“My mind races sometimes when people come up to me at work,” Ibold says. “What are they thinking? ‘Oh God, this guy’s been in two bands that mean the world to me, but he’s serving drinks behind a bar?’ Maybe we help put things into perspective – that there are few artists left not named Jagger or McCartney who have no financial worries. But still: I’d drop my shifts for Pavement any day of the week.”

In 2022, as in 2010, Pavement mostly look like older approximations of who they were in 1999. There’s extra density in West’s beard, Malkmus’s mop has gone silver-grey and Kannberg’s tufty curtains have been replaced entirely by a baseball cap. Altogether, the group are looking pretty good given that most of them are hovering around the 55 mark, and Ibold turns 60 this year. It’s a jarring proposition to square with the perma-boyish faces staring out from promo videos during the band’s heyday.

The outlier is Gary Young, Pavement’s intense and unpredictable early drummer. “His circus act put us on the map to some degree around Slanted, especially in the UK and Europe,” explains Nastanovich, who periodically checks in on the estranged ex-member. “A brilliant drummer – when he was able to hold the sticks.”

Having spent so much time apart, the band are working on their relationship between rehearsals. On one afternoon off, they head to a gallery exhibition of Hutchins’s work, where the couple’s youngest daughter animatedly holds court with Ibold, Kannberg and West on the kerb. Is she a fan of Dad’s work? “Well, she’s coming to the warm-up show in LA,” Malkmus says, “but her bag is more true-crime podcasts, Olivia Rodrigo and that TikTok thing: ‘ABCDEFU and your friends and your mama.’ She’s like most 14-year-olds: hopelessly online.”

It’s heartening to find Pavement in warm spirits, given that they haven’t been geographically or personally that close for the better part of a quarter-century. Kannberg and Nastanovich hadn’t seen each other since the then-final Pavement show in Buenos Aires 12 years ago. “The dynamics, personalities and humour between us have always been there, and always stay the same,” says West. “It’s immediately comfortable again.”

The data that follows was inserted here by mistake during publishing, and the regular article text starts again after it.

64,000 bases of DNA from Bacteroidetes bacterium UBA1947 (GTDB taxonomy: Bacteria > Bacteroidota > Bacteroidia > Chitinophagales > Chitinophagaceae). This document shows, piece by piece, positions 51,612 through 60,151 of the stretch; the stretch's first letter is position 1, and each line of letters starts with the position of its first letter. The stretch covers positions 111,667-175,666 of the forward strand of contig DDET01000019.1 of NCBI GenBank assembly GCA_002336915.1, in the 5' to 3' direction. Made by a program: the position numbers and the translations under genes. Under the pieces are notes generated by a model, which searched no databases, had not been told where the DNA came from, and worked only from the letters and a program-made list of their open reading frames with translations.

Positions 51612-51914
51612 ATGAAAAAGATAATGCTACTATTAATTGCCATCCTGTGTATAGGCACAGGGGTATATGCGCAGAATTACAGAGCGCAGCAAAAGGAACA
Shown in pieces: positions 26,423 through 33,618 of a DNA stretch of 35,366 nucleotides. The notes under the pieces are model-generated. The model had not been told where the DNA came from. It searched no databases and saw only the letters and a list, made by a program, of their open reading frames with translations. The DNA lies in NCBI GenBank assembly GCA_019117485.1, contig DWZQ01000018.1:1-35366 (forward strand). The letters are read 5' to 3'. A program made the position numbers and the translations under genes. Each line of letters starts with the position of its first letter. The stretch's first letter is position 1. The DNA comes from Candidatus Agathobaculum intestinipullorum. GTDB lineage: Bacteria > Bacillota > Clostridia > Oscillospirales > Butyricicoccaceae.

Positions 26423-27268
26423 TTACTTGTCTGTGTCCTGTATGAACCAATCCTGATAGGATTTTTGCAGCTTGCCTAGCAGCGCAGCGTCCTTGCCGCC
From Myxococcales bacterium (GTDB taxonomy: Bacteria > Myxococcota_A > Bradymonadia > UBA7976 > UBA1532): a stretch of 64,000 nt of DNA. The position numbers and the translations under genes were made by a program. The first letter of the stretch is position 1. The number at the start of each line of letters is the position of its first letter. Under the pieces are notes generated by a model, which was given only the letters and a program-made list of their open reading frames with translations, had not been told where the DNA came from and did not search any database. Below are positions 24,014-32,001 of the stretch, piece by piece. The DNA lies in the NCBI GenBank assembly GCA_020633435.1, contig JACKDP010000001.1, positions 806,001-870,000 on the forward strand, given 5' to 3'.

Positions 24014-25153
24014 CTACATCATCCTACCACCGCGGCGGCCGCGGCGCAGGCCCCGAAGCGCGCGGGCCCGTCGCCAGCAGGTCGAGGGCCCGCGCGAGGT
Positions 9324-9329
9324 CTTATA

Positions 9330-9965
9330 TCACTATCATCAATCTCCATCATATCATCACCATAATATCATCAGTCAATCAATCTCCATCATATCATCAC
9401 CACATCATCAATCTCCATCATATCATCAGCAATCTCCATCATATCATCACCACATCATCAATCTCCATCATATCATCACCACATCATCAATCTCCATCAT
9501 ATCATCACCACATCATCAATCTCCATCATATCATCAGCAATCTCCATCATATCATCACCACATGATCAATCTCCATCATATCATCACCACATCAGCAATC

The reunion was announced in late 2019: two shows locked in for the Primavera Sound festival in Barcelona in the summer of the following year – and we all know what came next. Three years of postponements led to a tortuous industry-wide backlog for venues and crew availability, so the band skipped any hesitancy and hedged on 50 dates worldwide, as well as those rescheduled Primavera dates, where they’ll headline alongside the Strokes, Beck and Gorillaz. The biggest risk Pavement face now, West smirks, is him slipping during his day job and chiselling his own thumb.

Pavement today Steve West, Scott Kannberg, Stephen Malkmus, Bob Nastanovich and Mark Ibold.
Wowee … Pavement today (clockwise from left) Steve West, Scott Kannberg, Stephen Malkmus, Bob Nastanovich and Mark Ibold. Photograph: Leah Nash/The Guardian

Pavement have convened at the Bodecker Foundation, a community centre named after its benefactor, Nike designer Sandy Bodecker, whose initials adorn the sportswear brand’s SBs range of sneakers and skate apparel. It’s a hodgepodge of impulses: imagine a recording studio, sports facility and eco-tourism lodge meshed into one. As an adult playpen, it’s well-suited to members of Pavement whose love of sport grounded the band’s literary tendencies, not least those of Malkmus himself. He can be found skating around the building with his turquoise bass in hand, or making use of the indoor basketball hoop between sessions. At one stage Malkmus challenges me, the Jicks drummer Jake Morris and a rep from his longtime label Matador to a quickfire game of trick shots. We get annihilated.